“You’ve had it in your head for so long and then you finally see it in front of you and you hate everything about it! But you have to work with what you have.”
By the time she presented her graduate collection in June, Josephine was ready to mix up the aesthetic she spent years building. “You’ve had it in your head for so long and then you finally see it in front of you and you hate everything about it!” she says. “But you have to work with what you have. My helper and I took the whole collection into the corridor at CSM and played around with the styling for hours.” The result didn’t match Josephine’s expectations, but heightened her designs in a way she hadn’t anticipated. In the end, the models’ faces were dotted with crystals and the dad sandals dripped with diamantés.
Since the press show, Josephine has been adjusting to life beyond CSM. “I look back on it through rose-tinted glasses, because I miss my time there,” she explains. “When you’re studying fashion at CSM, you think you’re on top of the world. When you leave, you want to keep progressing, but it can be quite stagnant. It’s difficult to adjust.” Her only regret about the collection is that she wasn’t more strategic with it. “I wish I had thought about using the collection to get a job. It wasn’t really ‘menswear’ enough for a menswear job, but I don’t design womenswear either. Perhaps I pigeonholed myself a bit. Hopefully, this is a good time for the fashion industry to reevaluate and slow down, to understand the importance and ease of doing things more differently, with sustainability in mind.”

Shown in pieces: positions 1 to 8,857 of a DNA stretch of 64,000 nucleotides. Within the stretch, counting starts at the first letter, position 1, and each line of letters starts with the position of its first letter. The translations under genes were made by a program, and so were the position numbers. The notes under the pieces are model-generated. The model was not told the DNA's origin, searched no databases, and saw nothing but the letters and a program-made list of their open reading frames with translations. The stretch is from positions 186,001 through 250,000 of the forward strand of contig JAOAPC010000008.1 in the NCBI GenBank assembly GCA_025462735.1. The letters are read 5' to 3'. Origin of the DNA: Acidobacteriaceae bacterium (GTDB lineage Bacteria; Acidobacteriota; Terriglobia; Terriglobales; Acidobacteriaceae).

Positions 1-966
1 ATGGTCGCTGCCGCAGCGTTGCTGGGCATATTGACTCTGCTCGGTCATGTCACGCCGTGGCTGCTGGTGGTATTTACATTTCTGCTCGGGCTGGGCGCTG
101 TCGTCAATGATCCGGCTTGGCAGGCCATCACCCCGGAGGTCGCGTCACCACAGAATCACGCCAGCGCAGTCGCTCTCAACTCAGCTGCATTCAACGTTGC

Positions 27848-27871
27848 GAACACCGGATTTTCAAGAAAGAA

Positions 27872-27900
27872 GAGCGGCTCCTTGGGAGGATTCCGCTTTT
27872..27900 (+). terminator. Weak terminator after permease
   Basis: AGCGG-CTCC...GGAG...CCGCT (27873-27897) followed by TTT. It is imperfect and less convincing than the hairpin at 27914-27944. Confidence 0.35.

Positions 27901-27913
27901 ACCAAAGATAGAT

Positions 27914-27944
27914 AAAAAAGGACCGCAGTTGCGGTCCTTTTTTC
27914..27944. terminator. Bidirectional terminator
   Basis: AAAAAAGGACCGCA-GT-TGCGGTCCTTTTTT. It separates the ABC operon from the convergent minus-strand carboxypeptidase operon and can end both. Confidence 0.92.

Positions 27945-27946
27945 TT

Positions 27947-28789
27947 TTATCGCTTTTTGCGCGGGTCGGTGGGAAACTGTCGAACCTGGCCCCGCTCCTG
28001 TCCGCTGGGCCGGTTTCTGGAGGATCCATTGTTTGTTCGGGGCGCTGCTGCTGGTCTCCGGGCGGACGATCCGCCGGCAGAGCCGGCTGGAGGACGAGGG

“When you’re studying fashion at CSM, you think you’re on top of the world. When you leave, you want to keep progressing, but it can be quite stagnant. It’s difficult to adjust.”